New Trouble Ahead?

While the German Chancellor is – contrary to earlier reports – apparently planning to visit the US President even before his second inauguration in January, a US human rights group, the New York-based Center for Constitutional Rights, is about to disturb the two governments’ reconciliation efforts.

According to a report by the German newspaper Frankfurter Rundschau (quoted by The Raw Story, Reuters), the American activists will file war crimes charges in Germany against senior U.S. administration officials – including Secretary of Defense Donald Rumsfeld, and former Central Intelligence Agency director George Tenet – for their alleged responsibility for crimes committed in the Abu Ghraib prison.

Despite claims by the group that “German law in this area is leading the world” – because it allows war criminals to be prosecuted in Germany regardless of where the crime was committed or the defendant’s nationality – whether the German Federal Prosecutor will actually investigate will depend upon the evidence provided. Their German lawyer, Wolfgang Kaleck, seems not overly confident in this respect, stating that he hopes that “the Federal Prosecutor?s Office takes [the] affair seriously.”

However, the case will certainly not be dismissed for political reasons – and thus the Chancellor may actually have to hold another embarrassing meeting with the American President in January. The media, however, is certain to take the issue seriously when details of the case will be presented at news conferences today.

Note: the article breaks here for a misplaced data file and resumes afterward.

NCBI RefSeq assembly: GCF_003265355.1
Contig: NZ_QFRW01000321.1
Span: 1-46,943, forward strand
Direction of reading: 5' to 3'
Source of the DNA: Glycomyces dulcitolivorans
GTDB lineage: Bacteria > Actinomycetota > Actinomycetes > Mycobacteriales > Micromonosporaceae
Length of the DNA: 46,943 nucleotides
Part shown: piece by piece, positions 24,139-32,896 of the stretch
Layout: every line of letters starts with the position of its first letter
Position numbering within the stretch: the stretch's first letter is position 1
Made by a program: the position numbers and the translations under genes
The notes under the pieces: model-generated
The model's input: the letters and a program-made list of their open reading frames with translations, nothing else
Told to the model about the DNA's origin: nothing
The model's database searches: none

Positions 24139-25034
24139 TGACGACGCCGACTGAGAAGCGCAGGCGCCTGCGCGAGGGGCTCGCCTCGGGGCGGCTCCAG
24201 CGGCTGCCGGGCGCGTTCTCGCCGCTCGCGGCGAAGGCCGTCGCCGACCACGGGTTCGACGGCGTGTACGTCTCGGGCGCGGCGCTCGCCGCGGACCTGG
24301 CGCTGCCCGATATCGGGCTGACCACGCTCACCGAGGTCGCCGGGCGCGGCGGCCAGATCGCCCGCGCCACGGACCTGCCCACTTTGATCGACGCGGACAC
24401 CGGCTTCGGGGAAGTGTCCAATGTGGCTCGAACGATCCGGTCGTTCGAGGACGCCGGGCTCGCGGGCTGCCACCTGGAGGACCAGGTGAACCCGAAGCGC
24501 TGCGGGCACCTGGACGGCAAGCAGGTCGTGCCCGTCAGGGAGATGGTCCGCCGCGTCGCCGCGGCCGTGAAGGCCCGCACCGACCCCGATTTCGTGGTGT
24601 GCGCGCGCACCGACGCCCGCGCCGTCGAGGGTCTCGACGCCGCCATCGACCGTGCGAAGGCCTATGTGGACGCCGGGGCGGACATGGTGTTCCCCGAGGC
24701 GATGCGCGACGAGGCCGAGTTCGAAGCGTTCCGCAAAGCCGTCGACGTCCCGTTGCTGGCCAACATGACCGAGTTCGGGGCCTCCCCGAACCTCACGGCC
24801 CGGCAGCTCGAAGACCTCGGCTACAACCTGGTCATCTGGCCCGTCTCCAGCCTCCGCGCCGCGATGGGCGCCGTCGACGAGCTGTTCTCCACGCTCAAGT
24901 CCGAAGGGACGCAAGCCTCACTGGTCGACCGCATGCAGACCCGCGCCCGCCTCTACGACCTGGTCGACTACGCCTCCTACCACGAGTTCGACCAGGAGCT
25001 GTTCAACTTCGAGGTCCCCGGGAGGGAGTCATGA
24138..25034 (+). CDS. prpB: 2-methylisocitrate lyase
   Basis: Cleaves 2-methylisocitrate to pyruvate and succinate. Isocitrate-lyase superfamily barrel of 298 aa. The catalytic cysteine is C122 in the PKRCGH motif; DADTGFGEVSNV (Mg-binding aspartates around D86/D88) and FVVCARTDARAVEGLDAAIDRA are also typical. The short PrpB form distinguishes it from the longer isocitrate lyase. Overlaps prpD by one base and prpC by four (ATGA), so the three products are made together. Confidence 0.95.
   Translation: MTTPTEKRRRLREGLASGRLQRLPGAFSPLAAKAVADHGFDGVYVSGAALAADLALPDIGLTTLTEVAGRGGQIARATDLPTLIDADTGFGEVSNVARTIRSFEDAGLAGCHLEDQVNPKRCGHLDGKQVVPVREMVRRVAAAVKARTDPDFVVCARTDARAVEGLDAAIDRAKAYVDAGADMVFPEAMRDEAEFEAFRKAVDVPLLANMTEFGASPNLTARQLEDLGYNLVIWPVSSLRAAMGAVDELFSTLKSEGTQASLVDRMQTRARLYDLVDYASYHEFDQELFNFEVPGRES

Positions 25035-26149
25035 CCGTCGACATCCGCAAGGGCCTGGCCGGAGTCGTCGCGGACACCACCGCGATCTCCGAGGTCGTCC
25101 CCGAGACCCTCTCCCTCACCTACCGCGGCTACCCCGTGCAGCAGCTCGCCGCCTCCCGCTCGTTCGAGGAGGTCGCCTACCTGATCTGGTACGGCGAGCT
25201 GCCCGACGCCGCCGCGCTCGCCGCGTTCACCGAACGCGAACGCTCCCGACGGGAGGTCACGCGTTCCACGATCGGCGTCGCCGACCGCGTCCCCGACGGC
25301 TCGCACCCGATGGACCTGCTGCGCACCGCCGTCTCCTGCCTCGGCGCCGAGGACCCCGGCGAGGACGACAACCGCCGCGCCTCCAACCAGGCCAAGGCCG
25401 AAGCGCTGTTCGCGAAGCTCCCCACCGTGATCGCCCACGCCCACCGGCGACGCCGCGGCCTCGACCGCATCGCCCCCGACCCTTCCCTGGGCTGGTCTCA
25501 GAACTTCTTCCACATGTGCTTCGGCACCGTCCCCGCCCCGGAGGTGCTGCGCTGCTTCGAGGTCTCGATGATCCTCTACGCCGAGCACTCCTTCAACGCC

Update:The AP reports that the complaint was indeed filed Tuesday morning. The German Federal Prosecutor’s spokesperson, Frauke Scheuten, said “[w]e have received it and are looking into it.” But she declined to comment about the likelhood of an official investigation. As I already alluded to above, the group’s German attorney doesn’t seem too hopeful and expecting it will take some time before a decision is made.

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About Tobias Schwarz

German, turned 30 a while ago, balding slowly, hopefully with grace. A carnival junkie, who, after studies in business and politics in Mannheim, Paris, and London, is currently living in his hometown of Mainz, Germany, again. Became New Labourite during a research job at the House of Commons, but difficult to place in German party-political terms. Liberal in the true sense of the term.

His political writing is mostly on A Fistful of Euros and on facebook these days. Occasional Twitter user and songwriter. His personal blog is almost a diary. Even more links at

9 thoughts on “New Trouble Ahead?

  1. Sounds like Belgium all over again, except that prosecutions can’t be brought directly by private parties. Is Germany a mandatory prosecution jurisdiction – i.e., does the Federal Prosecutor have a duty to prosecute if presented with enough evidence – or does he have discretion to decline?

  2. German criminal justice has two categories of crimes. Some must be prosecuted as soon as the prosecutor knows about them. Others can be prosecuted only upon request of the victim.
    In no case does the prosecutor have discretion. He may rule that there’s obviously no evidence and close the case, but that is an ordinary decision to which the usual rules about appeals apply.

  3. A German court ruled itself incompetent in a case involving the NATO bombing of a bridge outside Kosovo in 1999, with some hilarious arguments (NATO press briefings prove there were no war crimes?…), so I don’t expect lawyers to show much courage in this affair.